The Internet can increase access to psychosocial care for breast cancer survivors through online support groups. This study will test a novel prosocial online group that emphasizes both opportunities for getting and giving help. Based on the helper therapy principle, it is hypothesized that the addition of structured helping opportunities and coaching on how to help others online will increase the psychological benefits of a standard online group.
Researchers have called for clinical trials into the effects of statins in women with recurrent breast cancer, after finding that these cancers can make a molecule from cholesterol that mimics oestrogen.
As many as 40 000 women in the United Kingdom have oestrogen receptor (ER) positive breast cancer diagnosed each year, and many are treated after surgery with tamoxifen or aromatase inhibitors to block the effects of oestrogen and to reduce the risk of recurrent disease. But, even after endocrine treatment, around 12 000 women with ER positive breast cancer have a recurrence.
Published online before print December 7, 2015, doi 10.1200/JCO.2015.64.3809 Carolyn D. Runowicz, Corinne R. Leach, N. Lynn Henry, Karen S. Henry, Heather T. Mackey, Rebecca L. Cowens-Alvarado, Rachel S. Cannady, Mandi L. Pratt-Chapman, Stephen B. Edge, Linda A. Jacobs, Arti Hurria, Lawrence B. Marks, Samuel J. LaMonte, Ellen Warner, Gary H. Lyman, and Patricia A. Ganz
The perspective of the patient, also called the “patient voice”, is an essential element in materials created for cancer supportive care. Identifying that voice, however, can be a challenge for researchers and developers. A multidisciplinary team at a health information company tasked with addressing this issue created a representational model they call the “cancer experience map”. This map, designed as a tool for content developers, offers a window into the complex perspectives inside the cancer experience. Informed by actual patient quotes, the map shows common overall themes for cancer patients, concerns at key treatment points, strategies for patient engagement, and targeted behavioral goals. In this article, the team members share the process by which they created the map as well as its first use as a resource for cancer support videos. The article also addresses the broader policy implications of including the patient voice in supportive cancer content, particularly with regard to mHealth apps.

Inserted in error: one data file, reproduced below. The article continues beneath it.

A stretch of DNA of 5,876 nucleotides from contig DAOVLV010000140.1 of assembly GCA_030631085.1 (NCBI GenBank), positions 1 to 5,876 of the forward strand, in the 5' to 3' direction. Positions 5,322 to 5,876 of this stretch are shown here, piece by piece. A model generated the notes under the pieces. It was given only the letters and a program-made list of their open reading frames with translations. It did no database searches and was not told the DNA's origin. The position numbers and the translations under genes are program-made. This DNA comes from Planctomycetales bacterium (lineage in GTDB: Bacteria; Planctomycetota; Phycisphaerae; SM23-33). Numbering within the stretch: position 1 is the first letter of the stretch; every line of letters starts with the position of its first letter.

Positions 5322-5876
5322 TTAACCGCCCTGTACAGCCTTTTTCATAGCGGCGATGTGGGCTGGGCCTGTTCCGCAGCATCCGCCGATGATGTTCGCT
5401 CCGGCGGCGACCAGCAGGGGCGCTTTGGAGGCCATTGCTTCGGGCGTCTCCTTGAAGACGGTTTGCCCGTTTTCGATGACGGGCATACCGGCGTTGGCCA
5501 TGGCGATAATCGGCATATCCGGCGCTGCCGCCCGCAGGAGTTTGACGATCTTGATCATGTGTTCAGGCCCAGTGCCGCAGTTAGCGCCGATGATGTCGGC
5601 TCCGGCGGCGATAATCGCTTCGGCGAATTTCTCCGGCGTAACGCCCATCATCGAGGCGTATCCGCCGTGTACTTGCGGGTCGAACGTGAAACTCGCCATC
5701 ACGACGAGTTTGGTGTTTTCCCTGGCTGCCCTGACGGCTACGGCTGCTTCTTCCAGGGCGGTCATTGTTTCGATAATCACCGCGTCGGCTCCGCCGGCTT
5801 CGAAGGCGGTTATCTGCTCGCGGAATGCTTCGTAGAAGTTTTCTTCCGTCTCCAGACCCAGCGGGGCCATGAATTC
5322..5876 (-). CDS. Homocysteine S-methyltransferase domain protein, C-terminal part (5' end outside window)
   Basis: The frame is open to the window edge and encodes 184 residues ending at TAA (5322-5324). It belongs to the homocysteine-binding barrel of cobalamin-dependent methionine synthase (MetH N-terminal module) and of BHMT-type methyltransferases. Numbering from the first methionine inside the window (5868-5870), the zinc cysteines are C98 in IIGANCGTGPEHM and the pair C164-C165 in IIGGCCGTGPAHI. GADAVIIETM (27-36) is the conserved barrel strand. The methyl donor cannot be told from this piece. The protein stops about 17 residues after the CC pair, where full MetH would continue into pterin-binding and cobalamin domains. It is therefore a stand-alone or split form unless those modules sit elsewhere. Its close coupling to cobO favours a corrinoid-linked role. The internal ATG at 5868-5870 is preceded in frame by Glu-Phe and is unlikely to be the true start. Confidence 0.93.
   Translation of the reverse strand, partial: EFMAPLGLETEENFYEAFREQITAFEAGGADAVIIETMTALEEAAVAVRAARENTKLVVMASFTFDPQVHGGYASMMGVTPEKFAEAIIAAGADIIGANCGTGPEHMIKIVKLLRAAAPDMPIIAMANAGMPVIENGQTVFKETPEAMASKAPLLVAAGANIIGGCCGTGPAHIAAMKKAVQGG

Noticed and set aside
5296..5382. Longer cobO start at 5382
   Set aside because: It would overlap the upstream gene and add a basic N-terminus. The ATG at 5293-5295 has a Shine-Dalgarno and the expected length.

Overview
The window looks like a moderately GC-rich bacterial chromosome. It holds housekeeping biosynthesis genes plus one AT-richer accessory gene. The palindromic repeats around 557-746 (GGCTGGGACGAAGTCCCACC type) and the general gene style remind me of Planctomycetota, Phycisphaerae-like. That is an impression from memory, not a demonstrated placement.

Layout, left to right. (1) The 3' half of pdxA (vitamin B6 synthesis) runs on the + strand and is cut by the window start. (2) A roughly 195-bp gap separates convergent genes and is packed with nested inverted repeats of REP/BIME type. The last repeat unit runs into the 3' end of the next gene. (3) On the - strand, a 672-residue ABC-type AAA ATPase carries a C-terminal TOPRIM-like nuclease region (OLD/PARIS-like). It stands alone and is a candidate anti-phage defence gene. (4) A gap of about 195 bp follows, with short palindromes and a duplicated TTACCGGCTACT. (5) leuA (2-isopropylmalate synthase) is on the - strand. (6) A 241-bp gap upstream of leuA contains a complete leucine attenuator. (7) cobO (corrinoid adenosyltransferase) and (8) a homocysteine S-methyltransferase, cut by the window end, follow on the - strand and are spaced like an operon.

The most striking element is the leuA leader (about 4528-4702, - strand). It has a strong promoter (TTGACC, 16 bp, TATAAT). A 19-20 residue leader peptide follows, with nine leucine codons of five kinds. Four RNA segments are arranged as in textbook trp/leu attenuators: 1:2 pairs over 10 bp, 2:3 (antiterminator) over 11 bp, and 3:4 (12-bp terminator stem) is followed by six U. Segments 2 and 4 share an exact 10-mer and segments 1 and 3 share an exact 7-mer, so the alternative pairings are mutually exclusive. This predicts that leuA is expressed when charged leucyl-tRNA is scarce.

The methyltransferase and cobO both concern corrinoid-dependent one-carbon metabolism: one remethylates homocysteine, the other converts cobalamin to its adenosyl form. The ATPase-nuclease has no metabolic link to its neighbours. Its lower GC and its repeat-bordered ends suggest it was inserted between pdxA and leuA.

The practice of mindfulness has many benefits, but there may be risks as well. Here we explore the three key dimensions of a safe mindfulness practice. The post Is Mindfulness Safe? appeared first on Mindful.
Deborah Fenlon's insight:
Really useful discussion of the benefits and potential harms of mindfulness
MYTH: Eating soy products after having hormone receptor positive breast cancer increases my chance of a recurrence.
FACT: Research on soy has been conflicting over the years. It has the capacity to mimic as well as block certain estrogens. Overall, natural dietary soy in the form of soy milk, soy bean sprouts, tofu or tempeh appears to be safe and may provide significant health benefits when it replaces animal sources of milk and protein. However, soy in concentrated forms such as pills, powders and supplements has the strongest potential for estrogenic activity and probably should be avoided by anyone who has been diagnosed with hormonal receptive breast cancer.
MYTH: If I tested positive for the BRCA1 or BRCA2 gene mutation, I must have a bilateral mastectomy.
FACT: Women with a BRCA mutation do have an increased risk of having a second breast cancer and many do choose to have bilateral mastectomies as a preventive measure. However having a BRCA mutation does NOT mean that you have to get a mastectomy. Women with a BRCA mutation are still good candidates for breast-conserving therapy and many choose this for their breast cancer treatment. Women with a BRCA mutation and any residual breast tissue need to be followed closely and are advised to have enhanced breast cancer screenings.
MYTH: My deodorant contributed to my getting breast cancer.
Sharing your scoops to your social media accounts is a must to distribute your curated content. Not only will it drive traffic and leads through your content, but it will help show your expertise with your followers.
How to integrate my topics' content to my website?
Integrating your curated content to your website or blog will allow you to increase your website visitors’ engagement, boost SEO and acquire new visitors. By redirecting your social media traffic to your website, Scoop.it will also help you generate more qualified traffic and leads from your curation work.
Distributing your curated content through a newsletter is a great way to nurture and engage your email subscribers will developing your traffic and visibility.
Creating engaging newsletters with your curated content is really easy.